Skip to content

Anderson, Lakatos, Rivard among Canadian athletes to watch at Tokyo Paralympics

Canada has 128 athletes competing at the Tokyo Paralympics, which opened on Tuesday and run through Sept. 5. Here are five to watch: Patrick Anderson, Wheelchair Basketball The 42-year-old from Fergus, Ont.

Canada has 128 athletes competing at the Tokyo Paralympics, which opened on Tuesday and run through Sept. 5. Here are five to watch:

Patrick Anderson, Wheelchair Basketball

The 42-year-old from Fergus, Ont., is widely considered the greatest wheelchair basketball player in history. He led Canada to gold medals in 2000, 2004 and 2012, and silver in 2008, but took a hiatus and missed the 2016 Games to focus on his music career. He and wife Anna Paddock make up the Indie singer-songwriter duo "The Lay Awakes." To the delight of his teammates, Anderson, who lost both his legs below the knee when he was struck by a drunk driver at the age of nine, is back to help propel Canada back onto the podium. 


Nate Riech, Track and Field

The 26-year-old from Victoria is one of track and field's emerging stars, shattering the world record in both the Paralympic 800 and 1,500 metres the first time he ran them in 2018. Despite the COVID-19 pandemic, Riech has lowered his 1,500 record three times this season, and is aiming for the top of the podium in that event. At age 10, Riech suffered a brain injury that affects movement in the right side of his body when he was hit in the head with a golf ball from 150 yards away. He competed for the University of South Alabama's able-bodied track team in college before he tried Para sports.


Brent Lakatos, Track and Field

The 41-year-old from Dorval, Que., is one of Canada's most decorated Paralympics, with 11 world titles and seven Paralympic medals. Lakatos is racing all six distances on the track in Tokyo -- 100, 200, 400, 800, 1,500 and 5,000 metres. And in a whatever-is-left-in-the-tank effort, he'll compete in the marathon on the final day of competition. Lakatos won the London Marathon this past winter, but should face stifling heat in Japan which saw dozens of Olympic marathons fail to make the finish line two weeks ago. 

Lakatos explained that wheelchair racers can compete in more races in a meet compared to able-bodied runners because the arms have much smaller muscle groups than legs, so recover more quickly. Lakatos has used a wheelchair since suffering a blood clot in his spine when he slid into the boards playing hockey at age six.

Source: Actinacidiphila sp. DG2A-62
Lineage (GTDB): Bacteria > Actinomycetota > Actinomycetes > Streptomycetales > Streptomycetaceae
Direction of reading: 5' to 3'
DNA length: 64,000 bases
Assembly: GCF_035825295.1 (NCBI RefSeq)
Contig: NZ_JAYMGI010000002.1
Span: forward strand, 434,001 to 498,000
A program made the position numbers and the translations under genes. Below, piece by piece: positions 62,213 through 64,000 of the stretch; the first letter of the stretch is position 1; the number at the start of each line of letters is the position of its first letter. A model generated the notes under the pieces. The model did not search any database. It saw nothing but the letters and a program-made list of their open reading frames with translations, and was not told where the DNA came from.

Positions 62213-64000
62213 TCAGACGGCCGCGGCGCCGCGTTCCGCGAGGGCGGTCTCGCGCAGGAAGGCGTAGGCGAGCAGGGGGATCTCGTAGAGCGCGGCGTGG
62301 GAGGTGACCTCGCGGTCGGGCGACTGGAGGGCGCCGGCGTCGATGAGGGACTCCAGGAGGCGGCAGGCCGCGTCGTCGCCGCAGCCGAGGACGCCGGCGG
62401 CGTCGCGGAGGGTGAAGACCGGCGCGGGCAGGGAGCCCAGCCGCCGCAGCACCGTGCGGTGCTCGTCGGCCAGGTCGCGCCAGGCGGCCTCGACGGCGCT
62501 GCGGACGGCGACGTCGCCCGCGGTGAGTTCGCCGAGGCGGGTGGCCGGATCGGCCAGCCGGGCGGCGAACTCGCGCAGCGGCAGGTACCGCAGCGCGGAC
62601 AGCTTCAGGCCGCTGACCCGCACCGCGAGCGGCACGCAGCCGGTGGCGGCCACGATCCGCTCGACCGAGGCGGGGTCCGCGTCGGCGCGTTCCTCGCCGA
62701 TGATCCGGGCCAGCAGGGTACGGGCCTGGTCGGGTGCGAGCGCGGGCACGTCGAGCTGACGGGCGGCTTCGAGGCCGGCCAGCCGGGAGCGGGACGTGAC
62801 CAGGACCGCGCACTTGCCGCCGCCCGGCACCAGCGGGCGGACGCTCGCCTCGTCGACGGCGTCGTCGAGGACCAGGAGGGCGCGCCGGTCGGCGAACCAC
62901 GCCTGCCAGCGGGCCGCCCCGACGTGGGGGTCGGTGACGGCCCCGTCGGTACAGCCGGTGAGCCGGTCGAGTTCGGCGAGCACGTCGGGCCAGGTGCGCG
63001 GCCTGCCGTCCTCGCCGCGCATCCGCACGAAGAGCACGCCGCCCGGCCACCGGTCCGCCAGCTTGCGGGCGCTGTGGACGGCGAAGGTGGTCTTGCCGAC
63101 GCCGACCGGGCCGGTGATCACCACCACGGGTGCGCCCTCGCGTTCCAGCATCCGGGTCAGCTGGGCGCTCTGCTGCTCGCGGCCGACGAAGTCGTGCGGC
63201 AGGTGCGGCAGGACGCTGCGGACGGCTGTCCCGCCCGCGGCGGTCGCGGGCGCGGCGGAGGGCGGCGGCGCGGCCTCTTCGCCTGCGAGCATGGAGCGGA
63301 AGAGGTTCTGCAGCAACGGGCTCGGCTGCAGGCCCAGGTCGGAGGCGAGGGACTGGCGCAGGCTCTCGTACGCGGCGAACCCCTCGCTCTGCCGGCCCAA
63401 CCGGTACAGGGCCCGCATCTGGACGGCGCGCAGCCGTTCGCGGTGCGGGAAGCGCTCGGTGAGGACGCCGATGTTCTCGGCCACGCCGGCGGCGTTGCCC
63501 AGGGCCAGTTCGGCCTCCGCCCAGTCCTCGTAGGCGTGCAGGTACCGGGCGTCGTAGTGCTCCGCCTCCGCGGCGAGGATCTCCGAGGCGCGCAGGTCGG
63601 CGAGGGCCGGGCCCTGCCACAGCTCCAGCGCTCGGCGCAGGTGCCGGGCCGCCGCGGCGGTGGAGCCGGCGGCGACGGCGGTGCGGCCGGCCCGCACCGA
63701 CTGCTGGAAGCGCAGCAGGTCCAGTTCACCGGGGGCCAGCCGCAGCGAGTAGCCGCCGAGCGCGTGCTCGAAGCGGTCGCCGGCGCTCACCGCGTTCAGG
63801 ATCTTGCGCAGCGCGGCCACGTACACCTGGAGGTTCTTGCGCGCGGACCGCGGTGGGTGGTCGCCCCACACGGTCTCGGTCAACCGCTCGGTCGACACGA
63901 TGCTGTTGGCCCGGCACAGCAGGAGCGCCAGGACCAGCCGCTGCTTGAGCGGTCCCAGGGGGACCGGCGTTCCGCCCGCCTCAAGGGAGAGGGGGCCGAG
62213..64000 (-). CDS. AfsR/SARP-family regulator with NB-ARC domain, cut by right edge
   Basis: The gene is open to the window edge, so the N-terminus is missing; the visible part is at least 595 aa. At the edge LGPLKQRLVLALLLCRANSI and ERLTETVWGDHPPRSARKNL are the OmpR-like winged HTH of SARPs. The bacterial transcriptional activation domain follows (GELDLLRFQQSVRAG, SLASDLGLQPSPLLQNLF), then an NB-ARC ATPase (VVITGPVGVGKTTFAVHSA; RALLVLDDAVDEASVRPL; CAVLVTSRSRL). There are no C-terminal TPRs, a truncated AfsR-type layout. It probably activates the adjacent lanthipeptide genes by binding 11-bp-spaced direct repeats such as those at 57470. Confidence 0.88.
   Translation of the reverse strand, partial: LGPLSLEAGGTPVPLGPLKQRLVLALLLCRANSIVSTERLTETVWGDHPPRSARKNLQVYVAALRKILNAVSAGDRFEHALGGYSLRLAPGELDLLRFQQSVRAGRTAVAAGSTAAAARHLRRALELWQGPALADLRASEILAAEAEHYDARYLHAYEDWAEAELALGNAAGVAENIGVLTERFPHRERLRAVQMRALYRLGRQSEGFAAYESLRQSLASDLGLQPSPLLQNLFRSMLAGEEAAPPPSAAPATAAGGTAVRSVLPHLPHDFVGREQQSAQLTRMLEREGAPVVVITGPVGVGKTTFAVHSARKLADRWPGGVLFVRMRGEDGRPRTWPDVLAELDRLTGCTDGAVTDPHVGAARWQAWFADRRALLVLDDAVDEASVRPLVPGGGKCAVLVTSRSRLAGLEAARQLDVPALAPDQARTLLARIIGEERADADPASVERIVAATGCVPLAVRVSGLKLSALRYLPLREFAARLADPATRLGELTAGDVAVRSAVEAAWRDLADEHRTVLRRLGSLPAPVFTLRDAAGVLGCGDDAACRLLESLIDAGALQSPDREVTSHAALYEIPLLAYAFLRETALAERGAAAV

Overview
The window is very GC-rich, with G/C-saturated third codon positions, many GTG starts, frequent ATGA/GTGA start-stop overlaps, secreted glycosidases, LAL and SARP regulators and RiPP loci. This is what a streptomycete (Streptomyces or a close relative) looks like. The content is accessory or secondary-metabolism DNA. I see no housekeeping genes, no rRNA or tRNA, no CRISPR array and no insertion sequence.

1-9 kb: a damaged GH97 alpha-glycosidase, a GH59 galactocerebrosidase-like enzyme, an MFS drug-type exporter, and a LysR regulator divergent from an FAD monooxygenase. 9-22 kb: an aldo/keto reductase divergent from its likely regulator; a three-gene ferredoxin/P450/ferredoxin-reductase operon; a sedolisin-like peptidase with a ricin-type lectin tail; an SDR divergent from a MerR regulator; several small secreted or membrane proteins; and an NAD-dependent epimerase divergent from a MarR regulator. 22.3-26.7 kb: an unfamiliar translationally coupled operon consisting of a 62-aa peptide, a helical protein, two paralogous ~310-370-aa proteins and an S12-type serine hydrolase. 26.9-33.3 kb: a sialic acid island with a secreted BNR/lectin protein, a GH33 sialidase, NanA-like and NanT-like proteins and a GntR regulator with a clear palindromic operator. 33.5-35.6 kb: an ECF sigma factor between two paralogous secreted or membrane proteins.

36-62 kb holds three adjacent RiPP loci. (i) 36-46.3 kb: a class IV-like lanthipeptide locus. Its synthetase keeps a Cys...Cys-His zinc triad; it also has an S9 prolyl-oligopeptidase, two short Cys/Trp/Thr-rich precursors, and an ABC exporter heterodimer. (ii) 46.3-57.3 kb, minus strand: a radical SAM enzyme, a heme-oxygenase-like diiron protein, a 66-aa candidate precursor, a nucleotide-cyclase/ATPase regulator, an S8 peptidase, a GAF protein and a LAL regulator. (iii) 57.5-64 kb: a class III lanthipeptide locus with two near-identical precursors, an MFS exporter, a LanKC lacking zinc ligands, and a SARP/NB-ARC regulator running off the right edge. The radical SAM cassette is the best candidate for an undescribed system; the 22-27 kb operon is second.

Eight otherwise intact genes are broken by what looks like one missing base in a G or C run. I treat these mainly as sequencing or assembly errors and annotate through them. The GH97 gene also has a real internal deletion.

Aurelie Rivard, Swimming

The 25-year-old from Saint-Jean-sur-Richelieu, Que., was chosen to carry Canada's flag into the closing ceremony at the 2016 Rio Olympics after her triple gold medal performance in the pool. She also won a silver. These are Rivard's third and perhaps final Paralympics, and she hopes to climb the medal podium in all six races she'll swim. Rivard said it's tough to gauge where she is globally as she hasn't competed even once since the COVID-19 pandemic began. COVID restrictions prevented her from racing a training partner as swimmers weren't permitted to dive off the blocks simultaneously.


Jennifer Oakes, Sitting Volleyball

The 24-year-old from Calgary played on Alberta's provincial volleyball team before she lost her right leg below the knee in a boating accident in the summer of 2015. She happened to be recovering in hospital during the Parapan Am Games in Toronto, and after a member of the national sitting team reached out, Oakes joined the sitting team and barely missed a beat. Oakes competed in the 2016 Rio Olympics, and also for the University of British Columbia's able-bodied team the following year.

Canada finished seventh in sitting volleyball Rio, but arrived in Tokyo ranked fifth after earning a berth in a last-chance qualifier in Halifax back in February of 2020. The team was one of the few sports able to train together through most of the COVID-19 pandemic, and so has lofty hopes for Tokyo. 

This report by The Canadian Press was first published Aug. 24, 2021.

Lori Ewing, The Canadian Press

push icon
Be the first to read breaking stories. Enable push notifications on your device. Disable anytime.
No thanks